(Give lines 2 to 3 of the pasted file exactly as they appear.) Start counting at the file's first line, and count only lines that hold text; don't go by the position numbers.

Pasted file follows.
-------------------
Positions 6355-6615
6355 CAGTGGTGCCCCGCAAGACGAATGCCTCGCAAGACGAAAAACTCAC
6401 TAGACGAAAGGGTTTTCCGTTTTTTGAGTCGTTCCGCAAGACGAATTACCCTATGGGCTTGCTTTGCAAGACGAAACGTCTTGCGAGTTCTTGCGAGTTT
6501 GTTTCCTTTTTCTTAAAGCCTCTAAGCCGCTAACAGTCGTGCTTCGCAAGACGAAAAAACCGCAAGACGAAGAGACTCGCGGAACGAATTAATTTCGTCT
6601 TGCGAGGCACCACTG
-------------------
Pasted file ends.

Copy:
6355 CAGTGGTGCCCCGCAAGACGAATGCCTCGCAAGACGAAAAACTCAC
6401 TAGACGAAAGGGTTTTCCGTTTTTTGAGTCGTTCCGCAAGACGAATTACCCTATGGGCTTGCTTTGCAAGACGAAACGTCTTGCGAGTTCTTGCGAGTTT